Getting The Most Out Of Telework
In the private sector, telework is rising. As many as 43% of all employees spend at least some time working remotely, at a location that differs from their coworkers.
Yet, the Washington Post reported earlier this month that the federal government is seeking to limit telework at a number of agencies because of worries that employees are “slacking off.”
There are lots of semi-truths about telework —and work/life balance — and there are lots of ways that workers can respond to the challenges of telecommuting.
1.Telework employees are less productive. This is the belief that prompted various agencies within the federal government to cut back on workers’ ability to telecommute. It turns out that not only do most employees think that a remote work schedule would boost their productivity, telecommuting actual does result in more productivity, according to various studies. In an experiment with Ctrip, China’s largest travel agency, Stanford professor Nicholas Bloom found that productivity increased by 13%, while employee attrition dropped 50%.
Other research shows that full-time remote work may not have the same productivity gains; the optimal remote work week is 60-80% of the time.
2.More women engage in telework. This is sort of true. Among those who work part-time, more than a third of women report that they work from home on an average day, compared to just over one-fifth of men.
Moreover, women are much more likely than men to work part-time. But, among full-time workers, men are slightly more likely to work from home on an average day (23.5% compared to 21.6%).
3.Telework increases parents’ ability to balance work and family. Maybe. Telework does offer flexibility. Nonetheless, “Remote work is a double edged sword when it comes to gender equity and inclusion. People in traditional caregiver roles can stay in the workforce because of remote work. However, it also means that because we CAN work and care for domestic tasks more easily, it can uphold gender stereotypes,” notes Teresa Douglas, co-author of Working Remotely: Secrets to Success for Employees on Distributed Teams, which was just published this month. Women are ten times more likely than men to take time off work when their children are sick.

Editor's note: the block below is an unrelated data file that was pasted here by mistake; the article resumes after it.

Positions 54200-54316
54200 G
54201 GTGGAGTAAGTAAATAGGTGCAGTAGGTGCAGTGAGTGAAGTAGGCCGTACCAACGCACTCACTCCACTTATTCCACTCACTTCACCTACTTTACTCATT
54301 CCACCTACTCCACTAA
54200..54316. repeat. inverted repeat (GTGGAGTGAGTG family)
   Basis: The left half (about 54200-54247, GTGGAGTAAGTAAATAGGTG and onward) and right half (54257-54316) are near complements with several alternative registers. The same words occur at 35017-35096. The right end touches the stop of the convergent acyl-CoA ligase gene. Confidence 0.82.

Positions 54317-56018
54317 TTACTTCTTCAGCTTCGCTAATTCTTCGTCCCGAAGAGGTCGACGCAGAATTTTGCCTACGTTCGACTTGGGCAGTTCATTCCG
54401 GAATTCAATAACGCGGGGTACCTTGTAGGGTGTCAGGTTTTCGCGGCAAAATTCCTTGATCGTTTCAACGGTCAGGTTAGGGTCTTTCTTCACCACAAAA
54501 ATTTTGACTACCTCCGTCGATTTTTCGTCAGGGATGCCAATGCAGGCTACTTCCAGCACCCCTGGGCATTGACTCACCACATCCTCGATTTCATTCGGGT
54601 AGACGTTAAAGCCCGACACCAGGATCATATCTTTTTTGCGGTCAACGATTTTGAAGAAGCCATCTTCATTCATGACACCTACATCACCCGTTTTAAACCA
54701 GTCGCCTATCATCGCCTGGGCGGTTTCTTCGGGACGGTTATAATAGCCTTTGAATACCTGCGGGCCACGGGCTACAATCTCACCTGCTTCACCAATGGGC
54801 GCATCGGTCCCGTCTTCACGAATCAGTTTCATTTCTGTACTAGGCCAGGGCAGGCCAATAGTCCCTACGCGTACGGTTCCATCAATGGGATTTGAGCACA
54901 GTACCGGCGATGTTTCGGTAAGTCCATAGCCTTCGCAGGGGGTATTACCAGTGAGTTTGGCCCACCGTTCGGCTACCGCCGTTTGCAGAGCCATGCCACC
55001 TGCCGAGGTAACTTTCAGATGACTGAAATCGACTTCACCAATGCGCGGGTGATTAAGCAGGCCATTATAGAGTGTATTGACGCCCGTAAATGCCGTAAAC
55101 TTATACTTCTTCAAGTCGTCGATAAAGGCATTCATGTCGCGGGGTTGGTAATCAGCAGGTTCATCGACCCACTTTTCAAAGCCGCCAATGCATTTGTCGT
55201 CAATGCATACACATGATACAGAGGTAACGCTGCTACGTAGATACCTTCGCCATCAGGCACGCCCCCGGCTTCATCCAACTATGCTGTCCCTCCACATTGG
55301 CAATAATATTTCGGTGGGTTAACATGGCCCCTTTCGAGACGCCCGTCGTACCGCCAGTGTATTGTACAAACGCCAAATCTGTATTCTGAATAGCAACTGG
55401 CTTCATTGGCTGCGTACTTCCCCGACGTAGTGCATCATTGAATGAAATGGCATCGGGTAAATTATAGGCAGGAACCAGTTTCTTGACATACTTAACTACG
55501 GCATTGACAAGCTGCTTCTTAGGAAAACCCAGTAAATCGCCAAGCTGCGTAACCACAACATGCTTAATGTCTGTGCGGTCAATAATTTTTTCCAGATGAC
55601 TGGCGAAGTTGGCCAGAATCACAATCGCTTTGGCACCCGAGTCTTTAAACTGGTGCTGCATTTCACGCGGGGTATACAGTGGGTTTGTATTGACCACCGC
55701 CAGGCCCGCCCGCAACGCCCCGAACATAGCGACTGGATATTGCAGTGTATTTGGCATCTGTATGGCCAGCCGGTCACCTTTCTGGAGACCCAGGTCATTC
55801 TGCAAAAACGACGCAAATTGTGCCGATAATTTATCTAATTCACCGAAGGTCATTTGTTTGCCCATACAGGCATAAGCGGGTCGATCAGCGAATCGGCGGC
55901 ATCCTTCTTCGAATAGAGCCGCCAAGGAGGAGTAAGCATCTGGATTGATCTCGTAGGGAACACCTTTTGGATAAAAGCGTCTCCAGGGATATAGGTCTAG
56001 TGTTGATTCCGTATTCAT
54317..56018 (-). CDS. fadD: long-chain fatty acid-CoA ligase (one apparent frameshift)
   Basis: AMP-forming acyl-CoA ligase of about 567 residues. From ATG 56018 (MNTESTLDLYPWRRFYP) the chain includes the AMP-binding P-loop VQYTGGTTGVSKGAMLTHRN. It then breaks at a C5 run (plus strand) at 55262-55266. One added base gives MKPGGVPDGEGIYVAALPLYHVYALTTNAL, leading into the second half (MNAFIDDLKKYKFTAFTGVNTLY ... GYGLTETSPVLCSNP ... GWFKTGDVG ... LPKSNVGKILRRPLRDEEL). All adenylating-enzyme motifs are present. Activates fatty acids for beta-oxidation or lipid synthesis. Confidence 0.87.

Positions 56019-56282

4.Telework is becoming increasingly available. Sort of. The availability of telework varies by industry and education levels. It is increasing in healthcare and law and public policy, for example, while decreasing in science/engineering architecture. And there is a large education gap. Less than 12% of those with a high school degree worked at home on any given day compared to more than 41% of those with an advanced degree.
5.Telework delays promotion. We already know that the management pipeline for women is broken. It may be that teleworkers are less likely to get promoted. And it’s true that teleworking means less visibility in the physical workplace.
So how can workers make sure they get all that they want and need out of telecommuting at home and at work? Here are some suggestions.
Don’t take on more work at home. If you have a spouse or significant other, you need to discuss how remote work will affect housework and childcare. But telework is still work, and taking on even more work at home will interfere with your work responsibilities. You need to be clear on who is doing what: “I cook and handle school drop off and pick up for our children. My husband cleans the house. When my husband suggests that I take on the laundry, I simply say "Which of the tasks do you want to trade for laundry—cooking or child pick up" instead of getting mad.”
Protect your work time. Douglas points out women sometimes “feel guilty that we can't do it all. It's hard to say no when people ask us to do things because often remote work is flexible.” Instead, when someone asks her to do something, her first step is to stop to figure out if she should do that, given her own financial needs and professional goals. She goes further and ask: “What am I saying no to in order to say yes to this person?”
Make sure you know how your work will be evaluated. It’s your performance, not your visibility in the workplace, that is important. You need to ensure that your telework is viewed and valued.
Telework works, but only if individuals, families, co-workers, and employers work together.